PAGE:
Canadian Dollar: It was a week of two halves. The US dollar fell and set a marginal new low for April (~CAD1.3850) before rebounding smartly on the back of sell-off in stocks. The greenback’s high for the week was set on Monday near CAD1.4120. Ahead of the weekend, it reached CAD1.4110 before settling just below CAD1.4090. The MACD looks like it wants to turn higher, while the Slow Stochastic is still moving lower. Follow-through US dollar buying early next week would target the CAD1.4265, the high from the second half of April. A move above there could be a bullish technical signal that could point to a retreat of the mid-March high near CAD1.4670.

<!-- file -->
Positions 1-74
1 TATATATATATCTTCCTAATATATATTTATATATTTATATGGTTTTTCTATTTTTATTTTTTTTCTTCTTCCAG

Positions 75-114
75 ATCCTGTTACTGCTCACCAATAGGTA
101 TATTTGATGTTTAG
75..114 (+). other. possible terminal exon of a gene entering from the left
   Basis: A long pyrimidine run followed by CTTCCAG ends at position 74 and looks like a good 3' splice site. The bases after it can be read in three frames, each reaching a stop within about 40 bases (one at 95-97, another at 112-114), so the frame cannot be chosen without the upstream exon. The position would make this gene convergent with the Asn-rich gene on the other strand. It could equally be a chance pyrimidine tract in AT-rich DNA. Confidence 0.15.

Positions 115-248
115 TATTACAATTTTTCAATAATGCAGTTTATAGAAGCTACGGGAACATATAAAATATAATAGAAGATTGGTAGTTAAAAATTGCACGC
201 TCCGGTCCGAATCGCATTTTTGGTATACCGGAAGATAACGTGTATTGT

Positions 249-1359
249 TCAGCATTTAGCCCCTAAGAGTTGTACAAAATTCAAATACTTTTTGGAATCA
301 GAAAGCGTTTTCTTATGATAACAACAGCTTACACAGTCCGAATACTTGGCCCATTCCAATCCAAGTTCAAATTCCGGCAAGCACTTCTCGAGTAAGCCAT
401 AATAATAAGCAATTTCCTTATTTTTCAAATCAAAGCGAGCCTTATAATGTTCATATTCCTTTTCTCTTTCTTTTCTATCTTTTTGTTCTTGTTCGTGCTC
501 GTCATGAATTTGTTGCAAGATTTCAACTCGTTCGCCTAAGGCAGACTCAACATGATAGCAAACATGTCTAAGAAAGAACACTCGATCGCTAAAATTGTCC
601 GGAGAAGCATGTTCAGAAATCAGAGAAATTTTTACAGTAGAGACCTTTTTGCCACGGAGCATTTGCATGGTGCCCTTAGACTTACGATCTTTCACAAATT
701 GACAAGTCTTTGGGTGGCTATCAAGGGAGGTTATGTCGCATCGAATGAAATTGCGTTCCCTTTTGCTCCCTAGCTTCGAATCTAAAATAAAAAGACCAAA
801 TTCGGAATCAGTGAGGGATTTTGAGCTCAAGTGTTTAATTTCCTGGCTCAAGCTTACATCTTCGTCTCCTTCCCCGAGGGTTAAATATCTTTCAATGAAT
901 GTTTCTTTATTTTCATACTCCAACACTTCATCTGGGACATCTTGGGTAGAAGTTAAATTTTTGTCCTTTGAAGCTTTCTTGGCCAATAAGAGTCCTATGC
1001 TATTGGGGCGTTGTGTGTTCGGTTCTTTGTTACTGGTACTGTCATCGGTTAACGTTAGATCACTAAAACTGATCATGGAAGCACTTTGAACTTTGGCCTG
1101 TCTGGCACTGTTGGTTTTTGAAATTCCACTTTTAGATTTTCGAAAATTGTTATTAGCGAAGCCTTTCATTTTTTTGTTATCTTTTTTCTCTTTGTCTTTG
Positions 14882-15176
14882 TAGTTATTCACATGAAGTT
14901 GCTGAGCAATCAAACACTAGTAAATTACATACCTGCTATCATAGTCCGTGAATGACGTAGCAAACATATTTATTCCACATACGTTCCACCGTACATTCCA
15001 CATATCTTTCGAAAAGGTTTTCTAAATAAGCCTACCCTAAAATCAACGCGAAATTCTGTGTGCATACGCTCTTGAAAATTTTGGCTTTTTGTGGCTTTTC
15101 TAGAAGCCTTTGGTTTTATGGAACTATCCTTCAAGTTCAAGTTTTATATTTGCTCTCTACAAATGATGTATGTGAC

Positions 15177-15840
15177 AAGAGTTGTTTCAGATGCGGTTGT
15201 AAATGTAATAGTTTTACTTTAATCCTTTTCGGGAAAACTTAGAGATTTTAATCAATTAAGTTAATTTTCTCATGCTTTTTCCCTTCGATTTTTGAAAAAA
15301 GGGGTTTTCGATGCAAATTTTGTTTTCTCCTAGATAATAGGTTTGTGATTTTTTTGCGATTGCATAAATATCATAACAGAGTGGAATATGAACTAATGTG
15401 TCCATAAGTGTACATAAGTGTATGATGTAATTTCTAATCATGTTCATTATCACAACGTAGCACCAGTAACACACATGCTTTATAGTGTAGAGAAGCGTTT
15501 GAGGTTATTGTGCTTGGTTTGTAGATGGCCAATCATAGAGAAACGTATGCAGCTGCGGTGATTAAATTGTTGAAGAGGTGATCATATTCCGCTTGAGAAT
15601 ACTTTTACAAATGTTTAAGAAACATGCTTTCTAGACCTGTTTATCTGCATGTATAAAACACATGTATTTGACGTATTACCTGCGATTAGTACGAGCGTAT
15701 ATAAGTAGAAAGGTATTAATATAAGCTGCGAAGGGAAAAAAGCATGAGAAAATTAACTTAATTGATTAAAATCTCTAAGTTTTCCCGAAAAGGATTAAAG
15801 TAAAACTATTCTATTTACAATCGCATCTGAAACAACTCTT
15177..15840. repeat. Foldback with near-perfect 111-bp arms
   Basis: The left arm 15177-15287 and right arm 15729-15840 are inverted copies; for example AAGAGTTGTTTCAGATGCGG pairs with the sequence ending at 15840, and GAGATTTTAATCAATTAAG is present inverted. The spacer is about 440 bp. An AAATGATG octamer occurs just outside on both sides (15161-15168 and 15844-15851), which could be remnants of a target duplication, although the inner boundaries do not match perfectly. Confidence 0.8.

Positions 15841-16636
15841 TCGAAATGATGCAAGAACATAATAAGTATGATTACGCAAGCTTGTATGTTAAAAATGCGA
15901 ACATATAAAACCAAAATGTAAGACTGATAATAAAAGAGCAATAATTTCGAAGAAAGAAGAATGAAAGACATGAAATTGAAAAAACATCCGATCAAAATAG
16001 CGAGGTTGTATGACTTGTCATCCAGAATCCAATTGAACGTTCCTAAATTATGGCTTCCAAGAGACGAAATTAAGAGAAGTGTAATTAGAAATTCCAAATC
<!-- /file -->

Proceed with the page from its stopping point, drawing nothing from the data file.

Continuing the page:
Australian Dollar: The Australian dollar impressive rally peaked on April 30 near $0.6570 as it tried stretching the six-day streak into a seventh session. It posted a minor reversal pattern and sold-off sharply ahead of the weekend and settled just above the session lows of $0.6410. The MACD is set to turn lower. The Slow Stochastic is set to turn lower, without confirming last week’s high. The is a potential bearish divergence. Losses will likely accelerate on a break of the $0.6375-$0.6380 area. The April 21 low near $0.6250 is the first important technical target and then $0.6200 beckons. The 38.2% retracement of Aussie’s recovery from the March 19 spike to almost $0.5500 is found near $0.6165.